Did Ceban Get ‘an Irresistible Offer’?

Home / Analytics / Did Ceban Get ‘an Irresistible Offer’?
Sergiu CEBAN
Chisinau Mayor Ion Ceban was one of the candidates with the best chances to win the presidential race against Maia Sandu. The public refusal to participate in the elections is an extremely strange step, but easily explainable given the current nature of the country’s political system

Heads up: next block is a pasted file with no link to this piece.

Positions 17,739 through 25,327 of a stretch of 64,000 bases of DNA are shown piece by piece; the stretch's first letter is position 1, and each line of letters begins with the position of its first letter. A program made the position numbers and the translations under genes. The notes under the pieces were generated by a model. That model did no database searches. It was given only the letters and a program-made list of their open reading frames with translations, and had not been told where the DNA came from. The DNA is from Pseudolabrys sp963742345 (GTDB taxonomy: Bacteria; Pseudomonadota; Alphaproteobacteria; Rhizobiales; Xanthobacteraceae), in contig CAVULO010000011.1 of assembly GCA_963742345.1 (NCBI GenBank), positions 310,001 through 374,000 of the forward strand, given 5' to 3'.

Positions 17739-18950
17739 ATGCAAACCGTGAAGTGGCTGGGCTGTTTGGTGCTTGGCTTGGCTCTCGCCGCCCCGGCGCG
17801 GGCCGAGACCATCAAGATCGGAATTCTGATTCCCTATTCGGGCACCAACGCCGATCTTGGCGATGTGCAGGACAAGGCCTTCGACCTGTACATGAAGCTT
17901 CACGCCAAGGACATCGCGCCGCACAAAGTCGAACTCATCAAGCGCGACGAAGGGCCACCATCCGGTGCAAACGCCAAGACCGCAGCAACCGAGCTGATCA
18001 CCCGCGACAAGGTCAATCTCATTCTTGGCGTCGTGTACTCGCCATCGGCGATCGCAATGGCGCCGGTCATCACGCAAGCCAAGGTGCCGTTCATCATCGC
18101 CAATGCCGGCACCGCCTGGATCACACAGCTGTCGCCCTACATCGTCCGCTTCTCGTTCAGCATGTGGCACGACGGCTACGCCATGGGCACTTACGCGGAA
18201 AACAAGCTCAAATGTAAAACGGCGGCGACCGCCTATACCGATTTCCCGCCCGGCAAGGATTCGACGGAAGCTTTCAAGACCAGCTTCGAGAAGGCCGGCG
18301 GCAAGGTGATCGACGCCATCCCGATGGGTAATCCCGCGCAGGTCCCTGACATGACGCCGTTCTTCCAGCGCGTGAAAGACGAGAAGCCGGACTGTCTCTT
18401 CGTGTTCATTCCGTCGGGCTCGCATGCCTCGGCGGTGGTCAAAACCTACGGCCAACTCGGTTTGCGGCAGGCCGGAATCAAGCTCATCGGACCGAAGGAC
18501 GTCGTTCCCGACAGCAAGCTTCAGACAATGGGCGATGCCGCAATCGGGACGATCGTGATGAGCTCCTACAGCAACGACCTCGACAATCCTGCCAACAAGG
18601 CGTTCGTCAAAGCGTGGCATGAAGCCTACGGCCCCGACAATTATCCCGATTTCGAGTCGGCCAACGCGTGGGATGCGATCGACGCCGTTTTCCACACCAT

On Monday, the capital’s primar, Ion Ceban, finally put an end to the question of whether he will run for president this autumn. After refusing to enter the race, he passionately declared his intentions to remain the head of Chisinau until the end of his mandate in order to “transform the city together with the professional team of the MAN party and fulfil the electoral promises”. In addition, the mayor accused Moldovan politicians of provoking hatred, discord and division in society, thus deepening the frustration of citizens. Of course, Ceban tried to be as convincing as possible and demonstrate that his decision was justified and not forced in any way. He even reminded that Moldova is a parliamentary republic, where the president does not really decide much and is unable to fundamentally change the situation. This is allegedly why MAN is preparing for parliamentary elections. However, if we consider the latest sociological surveys, people trust the mayor of Chisinau the most among the main cohort of politicians. At the same time, he has the lowest anti-rating, while the “leader” by this indicator is still Maia Sandu. Moreover, earlier Ceban repeatedly said that he did not rule out his participation in the presidential campaign, but in the end, it turns out, he changed his mind. On the eve of the press conference, he made the announcement that he would soon reveal further political plans after consultations with his party colleagues, and that the decision would not be influenced in any way by internal or external factors and recommendations. This flirtation with the public and the expert community gave rise to expectations and predictions that the MAN leader had waited for time and decided to enter the electoral process, especially amid the difficult search for a single opposition candidate. But it wasn’t to be. The Mayor deceived the expectations of the public, which looked somewhat strange and unnatural. After all, Ceban could continue to hold the intrigue and keep silent, stirring up interest to himself and his political formation. Now it seems that such a public and unambiguous refusal was one of the principal requirements and part of some behind-the-scenes agreements. It is also noteworthy that Ceban’s briefing took place the day after the signing of the Pact for Europe. This is another sign that MAN is still part of the bloc of alternative pro-European forces and intends to take part in the selection of political formations that will participate in the parliamentary elections in 2025 and ensure Moldova’s further pro-Western course. Nevertheless, it is worth trying to understand what actually influenced the decision of the capital’s mayor to opt out of the presidential race. After all, with such good background information, it is safe to say that the refusal to participate in the elections is not based on any rational considerations. Therefore, it can only be explained by purely political reasons. Version one. Ion Ceban expected that Moscow would force Igor Dodon to withdraw from the race, which would guarantee the primar’s entry into the second round and a good chance of beating Maia Sandu. However, it appears that other reasonings have taken over in the Russian capital, and the Socialist leader will run for office. Ceban’s participation in the elections without a guaranteed direct sparring with Sandu could indeed lead to a serious image blow, including for the mayor, who used the trust of the people of Chisinau and the post of mayor as a springboard to enter the country’s top political league. Version two. In previous analyses we have repeatedly written about the fact that Ceban could make a real competition to the incumbent president and put her re-election in question. Sandu is undoubtedly an iconic figure for the current political regime in Moldova and an appointee of the West. Therefore, I assume that the capital mayor was clearly explained in one of the Western embassies how “unreasonable” his nomination would be and that he should not challenge the geopolitical interests of the West in Moldova. To put it simply, Ion Ceban was made to realize what a political plight and the fate of a ‘lame duck’ might await him. At the same time, it is quite likely that in return he received the necessary guarantees that he could become a part of the respectable pro-European tea party with good chances to get into the new parliament and even to be integrated into the future configuration of power in Moldova. In fact, if Ceban had shown what he is made out of and followed his heart and political instincts, he could have reached the national level faster at the expense of the elections. And unlike the promotion of the party, most likely, there would have been those willing to invest in Ceban’s campaign to prevent Sandu from getting the second mandate. And even a second place in the presidential race would have given the mayor of Chisinau much more recognition and leadership, on the basis of which he would have led MAN to the parliamentary elections. Sandu’s example shows that losing in the second round to Dodon in 2016 did not put an end to her political career. On the contrary, running in a broad electoral campaign across the country only opened her path to big politics. On the other hand, the refusal to participate in the elections and to complicate things for Maia Sandu weakens the arguments of his opponents and supporters of the incumbent government, who tried hard to fix the image of Ion Ceban as a disguised ‘Kremlin agent’. Media close to the authorities, bloggers and experts were actively “working out” the capital’s mayor even after Monday’s briefing. With his refusal, Ceban seems to signal that he is not going to prevent the re-election of the political symbol of the regime and thus pays tribute to Maia Sandu for her merits in promoting Moldova on the European path. Given this “grand gesture”, it is easy to imagine that the Chisinau mayor will be temporarily removed from the constant information pressure and the criticism will be weakened - but only until the moment when MAN and its leader become the ruling party’s rivals in the parliamentary elections. Anyway, for now Ceban can focus on party building, as his formation, judging by opinion polls, still falls short of the parliamentary pass rate. MAN still has not opened up to the Moldovan electorate, lacking the extensive network of regional structures that are an indispensable attribute for any political force willing to get into the main legislature. Alas, in politics, you always have to make hard choices and decisions for yourself, and great options are the exception rather than the rule. Ion Ceban probably had to weigh a lot of things up to the last to trend towards a certain choice. Obviously, it was not without increased pressure from the outside, both from the ambassadors responsible for Moldova and from Ceban’s political partners in Romania, through whom our politicians are also strongly influenced. Anyway, the case of the capital’s mayor is a good example of how political processes and power structure in Moldova are constructed from outside, and how even our officials are not confident in their decisions, let alone the state as a whole.